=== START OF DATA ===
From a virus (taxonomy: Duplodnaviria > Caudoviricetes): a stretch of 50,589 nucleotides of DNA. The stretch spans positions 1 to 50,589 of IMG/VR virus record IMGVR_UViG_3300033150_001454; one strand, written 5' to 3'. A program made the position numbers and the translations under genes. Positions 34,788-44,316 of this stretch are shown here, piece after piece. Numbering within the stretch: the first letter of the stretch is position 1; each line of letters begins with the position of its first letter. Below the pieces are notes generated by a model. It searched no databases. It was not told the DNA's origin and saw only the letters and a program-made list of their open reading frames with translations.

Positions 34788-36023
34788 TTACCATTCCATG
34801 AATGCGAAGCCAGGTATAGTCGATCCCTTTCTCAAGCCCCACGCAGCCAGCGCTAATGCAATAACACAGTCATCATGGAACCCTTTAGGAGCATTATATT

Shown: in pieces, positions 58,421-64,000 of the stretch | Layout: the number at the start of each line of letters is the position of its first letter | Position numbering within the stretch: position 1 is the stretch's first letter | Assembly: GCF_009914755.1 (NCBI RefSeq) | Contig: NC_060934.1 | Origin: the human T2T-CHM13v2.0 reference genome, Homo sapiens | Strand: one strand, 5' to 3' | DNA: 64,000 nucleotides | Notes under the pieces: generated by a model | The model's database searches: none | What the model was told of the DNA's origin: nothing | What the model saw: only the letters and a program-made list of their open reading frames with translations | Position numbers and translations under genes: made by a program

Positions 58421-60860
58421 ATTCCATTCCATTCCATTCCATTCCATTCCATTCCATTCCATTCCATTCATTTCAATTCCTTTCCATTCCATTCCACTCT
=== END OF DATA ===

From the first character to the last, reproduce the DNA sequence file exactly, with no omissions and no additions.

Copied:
From a virus (taxonomy: Duplodnaviria > Caudoviricetes): a stretch of 50,589 nucleotides of DNA. The stretch spans positions 1 to 50,589 of IMG/VR virus record IMGVR_UViG_3300033150_001454; one strand, written 5' to 3'. A program made the position numbers and the translations under genes. Positions 34,788-44,316 of this stretch are shown here, piece after piece. Numbering within the stretch: the first letter of the stretch is position 1; each line of letters begins with the position of its first letter. Below the pieces are notes generated by a model. It searched no databases. It was not told the DNA's origin and saw only the letters and a program-made list of their open reading frames with translations.

Positions 34788-36023
34788 TTACCATTCCATG
34801 AATGCGAAGCCAGGTATAGTCGATCCCTTTCTCAAGCCCCACGCAGCCAGCGCTAATGCAATAACACAGTCATCATGGAACCCTTTAGGAGCATTATATT

Shown: in pieces, positions 58,421-64,000 of the stretch | Layout: the number at the start of each line of letters is the position of its first letter | Position numbering within the stretch: position 1 is the stretch's first letter | Assembly: GCF_009914755.1 (NCBI RefSeq) | Contig: NC_060934.1 | Origin: the human T2T-CHM13v2.0 reference genome, Homo sapiens | Strand: one strand, 5' to 3' | DNA: 64,000 nucleotides | Notes under the pieces: generated by a model | The model's database searches: none | What the model was told of the DNA's origin: nothing | What the model saw: only the letters and a program-made list of their open reading frames with translations | Position numbers and translations under genes: made by a program

Positions 58421-60860
58421 ATTCCATTCCATTCCATTCCATTCCATTCCATTCCATTCCATTCCATTCATTTCAATTCCTTTCCATTCCATTCCACTCT